Here is another question for readers. Does the Sierra Club's input in this matter serve towards satisfying mitigation for their support/participation in any wind energy projects? If so they have a clear bias.

1 like, 7 dislikes
Posted by Jim Wiegand on 06/25/2015 at 7:14 AM

Re: “East Bay Hills Tree Removal Plan Still Sparking Debate

Eucalyptus trees: the pigeons of the Oakland/Berkeley Hills. Why anyone would miss them - and the incredible danger they, and their detritus, pose - is beyond me.

19 likes, 6 dislikes
Posted by John Seal on 06/24/2015 at 8:27 PM

Re: “East Bay Hills Tree Removal Plan Still Sparking Debate

I have a much better idea. Let's remove every nonnative from the Sierra Club. Far few members would be left leaving our environment much better off.

A case in point is wind energy. Wind energy is an industry that has been producing fraudulent mortality research for 30 years. The Sierra Club (now receiving wind energy related funding) has now been silent about this disastrous wind turbine invasion since 1999.

Here is the last negative wind energy statement (LA Times) I could find relating to the Sierra Club and wind energy........"Ten years ago, the Los Angeles County Board of Supervisors rejected a proposal to build a wind farm on the same land, siding with a coalition opposing the project that included the Audubon Society, the Sierra Club and Tejon Ranch, the largest contiguous landowner in California with 270,000 acres along Interstate 5 in Los Angeles and Kern counties. The opponents argued that the wind farm would be a visual blight and have a broad impact on the environment, particularly on the condor after it was reintroduced."


The statement above was absolutely true in 1999 but now far truer as more species living in and around wind farms are being annihilated. But you don't hear a word from the Sierra Club about these impacts from these spinning monsters. Now the mass killing propeller style wind turbine is heartily endorsed by the Sierra Club.
The Sierra Club in 2006 even sued the Defense Department in federal court for allegedly halting or crippling construction of wind farms across the United States by failing to complete a study on whether they interfere with military radar.
The public also has to put up with their wind energy nonsense/propaganda about protecting more birds and other species in the future from climate change, while they turn a blind eye to the avian genocide taking place from turbines. I am sure that without any wind energy money they they would be singing a completely different tune.
Mitigation funding and contracts with gag orders attached are helping to keep certain conservation groups and people quiet about turbine impacts.

I have paperwork for an approved repowering wind project at Altamont with mitigation in conjunction with the Habitat Conservation Plan (HCP) . It actually states that the more eagles that die from the new turbines, the more that will be donated to the conservation fund. Funny thing is that these eagles and other protected species killed by turbines are not theirs to sell off or profit from and conveniently tearing these worthless turbines down is never an (HCP) option.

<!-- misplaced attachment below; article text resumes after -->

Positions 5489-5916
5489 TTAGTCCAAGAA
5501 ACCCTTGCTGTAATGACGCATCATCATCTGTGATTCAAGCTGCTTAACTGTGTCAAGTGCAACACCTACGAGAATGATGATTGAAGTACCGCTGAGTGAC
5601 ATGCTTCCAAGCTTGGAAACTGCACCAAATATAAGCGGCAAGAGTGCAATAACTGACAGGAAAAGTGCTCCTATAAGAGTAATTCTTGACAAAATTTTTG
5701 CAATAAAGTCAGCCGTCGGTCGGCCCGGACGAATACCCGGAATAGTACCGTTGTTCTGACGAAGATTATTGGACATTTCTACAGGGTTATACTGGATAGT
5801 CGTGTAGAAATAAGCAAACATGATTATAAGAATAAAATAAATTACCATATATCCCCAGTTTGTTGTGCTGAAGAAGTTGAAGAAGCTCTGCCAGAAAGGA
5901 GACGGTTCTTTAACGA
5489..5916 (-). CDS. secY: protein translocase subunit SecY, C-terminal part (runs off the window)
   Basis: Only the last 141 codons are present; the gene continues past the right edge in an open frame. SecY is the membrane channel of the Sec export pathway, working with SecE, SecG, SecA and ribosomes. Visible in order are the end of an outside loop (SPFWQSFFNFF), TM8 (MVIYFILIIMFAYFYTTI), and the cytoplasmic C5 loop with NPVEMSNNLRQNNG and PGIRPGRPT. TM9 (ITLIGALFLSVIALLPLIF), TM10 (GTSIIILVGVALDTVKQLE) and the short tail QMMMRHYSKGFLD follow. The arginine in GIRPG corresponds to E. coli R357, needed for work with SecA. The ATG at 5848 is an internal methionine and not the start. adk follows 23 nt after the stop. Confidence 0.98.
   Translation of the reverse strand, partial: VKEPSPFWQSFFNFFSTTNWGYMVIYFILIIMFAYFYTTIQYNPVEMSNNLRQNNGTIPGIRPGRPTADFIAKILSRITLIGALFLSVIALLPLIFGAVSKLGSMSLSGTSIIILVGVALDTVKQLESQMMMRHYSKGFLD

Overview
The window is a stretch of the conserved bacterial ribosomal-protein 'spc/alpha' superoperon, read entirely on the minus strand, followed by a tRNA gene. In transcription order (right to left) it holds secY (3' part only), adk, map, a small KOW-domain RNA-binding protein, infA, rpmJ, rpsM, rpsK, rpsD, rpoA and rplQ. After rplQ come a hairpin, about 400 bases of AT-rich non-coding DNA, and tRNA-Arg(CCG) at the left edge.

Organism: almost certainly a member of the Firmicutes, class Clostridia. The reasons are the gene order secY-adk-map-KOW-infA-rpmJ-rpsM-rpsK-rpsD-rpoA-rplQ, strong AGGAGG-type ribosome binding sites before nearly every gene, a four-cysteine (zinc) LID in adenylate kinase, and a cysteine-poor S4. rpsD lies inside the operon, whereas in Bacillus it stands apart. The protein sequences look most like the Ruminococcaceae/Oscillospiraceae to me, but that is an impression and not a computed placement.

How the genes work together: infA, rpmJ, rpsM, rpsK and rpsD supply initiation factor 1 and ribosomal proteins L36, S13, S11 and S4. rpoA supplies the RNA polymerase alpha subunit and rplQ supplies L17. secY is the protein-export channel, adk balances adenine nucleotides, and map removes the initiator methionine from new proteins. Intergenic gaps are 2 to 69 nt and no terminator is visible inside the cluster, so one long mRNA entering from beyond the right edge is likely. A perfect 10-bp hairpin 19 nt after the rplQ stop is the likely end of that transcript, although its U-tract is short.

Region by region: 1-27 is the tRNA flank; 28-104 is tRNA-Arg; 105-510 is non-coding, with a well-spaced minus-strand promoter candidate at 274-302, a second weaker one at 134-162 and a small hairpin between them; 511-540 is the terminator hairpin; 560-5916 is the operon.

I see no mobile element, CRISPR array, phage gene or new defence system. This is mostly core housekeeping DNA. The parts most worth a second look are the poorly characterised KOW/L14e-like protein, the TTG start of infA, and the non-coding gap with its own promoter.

Most intelligent people educated in the sciences should be able to understand that turbines can do nothing about climate change because there are so many reasons for the changing micro climates across the globe. This includes the deforestation caused by sprawling wind energy developments from transmission lines and clear-cutting. But even if turbines could impact climate and all the destroyed forest ecosystems of the world were restored, turbines would have to be a primary source of energy for society.

This is not possible because so many so many of these sprawling energy inefficient turbines would have to be built. There is not enough room, enough good wind, nor enough time to build the tens of millions of turbines needed. Then there are the many species lost to extinction that will never come this way again.

This is the message that you should be hearing from a credible conservation group. It is time that the public moved past the green washing mindset from of these conservation groups taking wind money because it is insane, incredibly ignorant or corrupt. Take your pick.

4 likes, 21 dislikes
Posted by Jim Wiegand on 06/24/2015 at 7:21 PM

Re: “East Bay Hills Tree Removal Plan Still Sparking Debate

The so-called "Unified Methodology," which would require the gradual thinning of non-native trees close to structures, would still have all of the non-native trees in the project areas removed by the end of 10 years. That is what is in FEMA's Record of Decision, and that, among other issues, is what HCN opposes.
See FEMA's Executive Summary, p. 11.

4 likes, 6 dislikes
Posted by Madeline Hovland on 06/24/2015 at 6:55 PM

Re: “East Bay Hills Tree Removal Plan Still Sparking Debate

Kudos Sophie Ho for an excellent article. The first I have read on this complicated issue that gets everything right, all the facts, all the different positions of the groups. And, she doesn't take sides. Refreshing!

16 likes, 0 dislikes
Posted by Marilyn Goldhaber on 06/24/2015 at 4:56 PM

Re: “East Bay Hills Tree Removal Plan Still Sparking Debate

What is missing in the "thinning-only" statements is that a thinned Blue Gum eucalyptus stand won't stay that way. It denses back up.*

That's the reason for targeted removal of some stands around or downwind to vulnerable hillside homes. Also, big euc resprouts need to be prevented and the area can be replanted with lower-fuel, indigenous native oak, redwood, willow, or native bunchgrass stands. There will always be big Blue Gum in the hills, but if FEMA won't fund hazardous euc removal and native revegetation on the edges of Oakland, EB Parks, and UC wildlands, then we all should be concerned.

*Blue Gum observations and source: assessment by California Invasive Plant Council http://www.cal-ipc.org/paf/site/paf/538).

14 likes, 5 dislikes
Posted by Jim Hanson on 06/24/2015 at 3:29 PM